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Cashman Equipment Corporation, Inc. v. Cardi Corporation, Inc.

Superior Court of Rhode Island, Providence

September 9, 2019

CASHMAN EQUIPMENT CORPORATION, INC., Plaintiff,
v.
CARDI CORPORATION, INC.; SAFECO INSURANCE CO., INC.; RT GROUP, INC.; JAMES RUSSELL; STEVEN OTTEN; CARDI MATERIALS, LLC; SPECIALTY DIVING SERVICES, INC.; HALEY & ALDRICH, INC., Defendants,
v.
WESTERN SURETY COMPANY; RHODE ISLAND DEPARTMENT OF TRANSPORTATION, Third-Party Defendants.

          Providence County Superior Court Taft-Carter, J.

          DECISION

          TAFT-CARTER, J.

         This case involves disputes arising out of the construction and renovations of the Sakonnet River Bridge. Defendant Cardi Corporation, Inc. (Cardi) and Cashman entered into a subcontractor agreement, should Cardi be awarded the Sakonnet River Bridge project by the Rhode Island Department of Transportation (RIDOT).

         Before this Court is Plaintiff Cashman Equipment Corporation, Inc.'s (Cashman) Motion to Strike Defendants RT Group, Inc. (RTG), James Russell, and Steven Otten's Jury Demand. RTG, James Russell, and Steven Otten object to the motion. Cashman, Cardi, Cardi Materials, LLC and Specialty Diving Services, Inc. (SDS) have all consented to a bench trial. At issue here is whether the above-referenced action must be tried without a jury.

         I

         Legal Standard

         Generally, in Rhode Island, there is an inviolate right to a trial by jury. "The Rhode Island constitution declares in art. 1, sec. 15, that the right of trial by jury shall remain inviolate." Briggs Drive, Inc. v. Moorehead, 103 R.I. 555, 557, 239 A.2d 186, 187 (1968) (citing Merrill v. Bowler, 20 R.I. 226, 38 A. 114 (1897)). However, "[t]hat declaration preserves the right to a jury trial in proceedings which were triable to a jury at the time of the adoption of the constitution; it does not create rights where none preexisted." Id. As such, if the right to a jury trial exists, "its origins must be found either in the constitution or in some legislative enactment." Id.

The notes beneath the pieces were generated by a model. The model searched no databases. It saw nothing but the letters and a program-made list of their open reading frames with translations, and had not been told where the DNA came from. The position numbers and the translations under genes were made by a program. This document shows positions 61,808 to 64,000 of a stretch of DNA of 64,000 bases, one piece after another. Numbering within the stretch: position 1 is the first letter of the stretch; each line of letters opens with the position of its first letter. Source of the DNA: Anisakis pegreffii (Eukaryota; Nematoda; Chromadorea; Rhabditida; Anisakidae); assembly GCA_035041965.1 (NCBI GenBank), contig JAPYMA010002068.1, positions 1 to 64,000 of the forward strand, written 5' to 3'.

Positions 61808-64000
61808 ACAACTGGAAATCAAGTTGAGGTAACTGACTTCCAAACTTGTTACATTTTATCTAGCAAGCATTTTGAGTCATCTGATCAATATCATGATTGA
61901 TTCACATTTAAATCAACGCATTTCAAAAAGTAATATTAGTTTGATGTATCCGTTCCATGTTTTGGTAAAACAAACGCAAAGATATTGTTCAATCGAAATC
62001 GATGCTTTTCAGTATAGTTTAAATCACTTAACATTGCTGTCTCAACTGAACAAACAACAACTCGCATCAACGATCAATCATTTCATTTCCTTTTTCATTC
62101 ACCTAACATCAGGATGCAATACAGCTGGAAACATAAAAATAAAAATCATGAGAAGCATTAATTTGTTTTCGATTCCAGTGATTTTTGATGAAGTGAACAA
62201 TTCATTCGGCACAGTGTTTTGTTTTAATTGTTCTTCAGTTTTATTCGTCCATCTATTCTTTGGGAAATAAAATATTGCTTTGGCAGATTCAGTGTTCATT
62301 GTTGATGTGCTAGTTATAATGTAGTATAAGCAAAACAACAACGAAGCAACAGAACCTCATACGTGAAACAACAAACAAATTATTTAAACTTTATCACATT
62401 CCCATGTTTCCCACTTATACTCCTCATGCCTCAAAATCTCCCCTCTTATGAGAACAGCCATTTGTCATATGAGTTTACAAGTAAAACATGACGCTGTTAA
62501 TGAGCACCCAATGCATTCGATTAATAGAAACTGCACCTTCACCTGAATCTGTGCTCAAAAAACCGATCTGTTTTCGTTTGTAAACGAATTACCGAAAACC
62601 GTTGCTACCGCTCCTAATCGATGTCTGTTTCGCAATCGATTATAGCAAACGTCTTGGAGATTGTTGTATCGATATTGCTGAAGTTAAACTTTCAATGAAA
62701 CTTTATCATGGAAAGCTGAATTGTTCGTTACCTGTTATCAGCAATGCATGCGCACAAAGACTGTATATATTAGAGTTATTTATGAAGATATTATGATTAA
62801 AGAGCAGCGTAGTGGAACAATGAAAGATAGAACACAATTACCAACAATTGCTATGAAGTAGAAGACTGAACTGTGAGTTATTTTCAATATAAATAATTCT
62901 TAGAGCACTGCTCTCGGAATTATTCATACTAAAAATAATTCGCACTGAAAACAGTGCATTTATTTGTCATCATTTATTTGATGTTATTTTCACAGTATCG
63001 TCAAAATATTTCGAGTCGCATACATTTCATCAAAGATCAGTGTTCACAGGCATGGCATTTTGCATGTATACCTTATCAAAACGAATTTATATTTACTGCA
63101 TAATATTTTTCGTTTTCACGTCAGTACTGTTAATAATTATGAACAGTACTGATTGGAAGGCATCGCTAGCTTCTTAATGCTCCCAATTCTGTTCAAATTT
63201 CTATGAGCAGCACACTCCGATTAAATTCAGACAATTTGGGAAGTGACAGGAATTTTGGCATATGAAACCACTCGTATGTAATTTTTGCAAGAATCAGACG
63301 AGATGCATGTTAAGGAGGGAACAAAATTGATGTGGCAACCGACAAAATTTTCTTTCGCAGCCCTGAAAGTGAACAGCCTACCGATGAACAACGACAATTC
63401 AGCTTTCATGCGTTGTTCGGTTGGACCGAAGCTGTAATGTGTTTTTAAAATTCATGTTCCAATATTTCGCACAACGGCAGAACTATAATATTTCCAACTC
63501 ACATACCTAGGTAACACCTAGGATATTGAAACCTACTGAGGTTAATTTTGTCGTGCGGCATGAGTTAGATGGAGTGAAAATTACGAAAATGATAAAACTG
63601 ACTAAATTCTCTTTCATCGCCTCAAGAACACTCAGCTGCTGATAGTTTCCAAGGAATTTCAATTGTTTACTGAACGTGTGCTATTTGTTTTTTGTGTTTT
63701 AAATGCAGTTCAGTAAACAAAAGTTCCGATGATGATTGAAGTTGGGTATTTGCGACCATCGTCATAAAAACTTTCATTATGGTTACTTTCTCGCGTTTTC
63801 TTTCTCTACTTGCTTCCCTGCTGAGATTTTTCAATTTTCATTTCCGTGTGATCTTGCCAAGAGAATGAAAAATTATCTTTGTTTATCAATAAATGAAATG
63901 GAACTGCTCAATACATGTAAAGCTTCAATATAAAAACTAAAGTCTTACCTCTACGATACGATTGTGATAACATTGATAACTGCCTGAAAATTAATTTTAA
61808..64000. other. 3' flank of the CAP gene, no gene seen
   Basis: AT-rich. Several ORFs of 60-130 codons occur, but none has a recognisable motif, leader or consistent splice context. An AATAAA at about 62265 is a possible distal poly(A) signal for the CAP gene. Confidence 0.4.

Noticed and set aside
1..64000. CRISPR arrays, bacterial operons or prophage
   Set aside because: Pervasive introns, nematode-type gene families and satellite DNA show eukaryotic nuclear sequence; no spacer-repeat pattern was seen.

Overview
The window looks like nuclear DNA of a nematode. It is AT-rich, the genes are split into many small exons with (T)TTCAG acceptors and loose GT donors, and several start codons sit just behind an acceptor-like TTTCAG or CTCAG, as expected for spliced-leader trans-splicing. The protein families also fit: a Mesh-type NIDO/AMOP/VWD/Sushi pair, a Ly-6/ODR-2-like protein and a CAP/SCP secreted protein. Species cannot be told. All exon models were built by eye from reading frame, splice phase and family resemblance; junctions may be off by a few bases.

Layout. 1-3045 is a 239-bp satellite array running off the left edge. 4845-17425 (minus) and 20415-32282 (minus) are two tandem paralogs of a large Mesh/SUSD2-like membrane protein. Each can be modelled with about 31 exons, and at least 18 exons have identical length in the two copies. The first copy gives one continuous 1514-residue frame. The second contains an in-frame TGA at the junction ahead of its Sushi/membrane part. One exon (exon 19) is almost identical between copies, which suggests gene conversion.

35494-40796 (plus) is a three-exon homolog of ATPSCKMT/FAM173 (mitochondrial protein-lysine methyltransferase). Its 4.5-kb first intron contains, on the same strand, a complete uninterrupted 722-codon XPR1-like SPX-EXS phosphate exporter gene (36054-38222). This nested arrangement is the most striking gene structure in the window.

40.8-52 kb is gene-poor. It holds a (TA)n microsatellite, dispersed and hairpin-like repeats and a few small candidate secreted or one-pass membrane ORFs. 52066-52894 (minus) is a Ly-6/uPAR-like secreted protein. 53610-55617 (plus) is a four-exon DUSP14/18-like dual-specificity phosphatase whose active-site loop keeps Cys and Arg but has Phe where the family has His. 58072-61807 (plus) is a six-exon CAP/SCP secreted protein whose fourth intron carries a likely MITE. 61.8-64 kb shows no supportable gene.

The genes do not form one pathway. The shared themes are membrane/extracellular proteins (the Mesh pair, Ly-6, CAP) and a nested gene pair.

At the federal level, "[i]t has long been settled that the Seventh Amendment right to trial by jury does not apply in actions against the Federal Government. . . . 'It hardly can be maintained that under the common law in 1791 jury trial was a matter of right for persons asserting claims against the sovereign.'" Lehman v. Nakshian, 453 U.S. 156, 160 (1981) (quoting Galloway v. United States, 319 U.S. 372, 388-89 (1943)). Similarly, in Rhode Island, "under the common law, the state, as well as a municipality, enjoyed sovereign immunity, which could be waived only by the state's deliberate and explicit waiver." Graff v. Motta, 695 A.2d 486, 489 (R.I. 1997) (citing Mulvaney v. Napolitano, 671 A.2d 312, 312 (R.I. 1995)). It follows that since no right to a jury trial existed for individuals asserting a claim against the State of Rhode Island prior to the adoption of the state constitution, parties are only entitled to the right of a jury trial through legislative enactment. See Briggs Drive, Inc., 103 R.I. at 557, 239 A.2d at 187 (citing Ronci Mfg. Co. v. Director of Pub. Works, 99 R.I. 723, 725, 210 A.2d 585, 587 (1965)).

         II

         Analysis

         Here, the applicable statute provides that:

"[a]ny person, firm, or corporation which is awarded a contract subsequent to July 1, 1977, with the state of Rhode Island, acting through any of its departments, commissions, or other agencies, for the design, construction, repair, or alteration of any state highway, bridge, or public works other than those contracts which are covered by the public works arbitration act may, in the event of any disputed claims under the contract, bring an action against the state of Rhode Island in the superior court for Providence county for the purpose of having the claims determined" and that "[t]he action shall be tried to the court without a jury." G.L. 1956 § 37-13.1-1(a) (emphasis added).

         Therefore, under this statute, the Rhode Island General Assembly has relinquished the State's sovereign immunity as it relates to actions involving contracts with the State for the design, construction, repair, or alteration of a bridge. However, this statute clearly states any action of this type "shall be tried to the court without a jury." Id.

         RTG questions whether Cashman's claims, since none are directed specifically at RIDOT, fall under § 37-13.1-1. The Rhode Island Supreme Court has not addressed the issue of whether § 37-13.1-1's requirement of a bench trial applies in cases such as this, where the original case is brought by a subcontractor against the party to a public works contract with the State. However, our Supreme Court has stated that it "find[s] it obvious that the Legislature intended to have a judicial determination concerning those disputed claims which arise under a public-works contract. The relevant phrase . . . is 'disputed claims.' The Legislature was clearly limiting a plaintiff's cause ...


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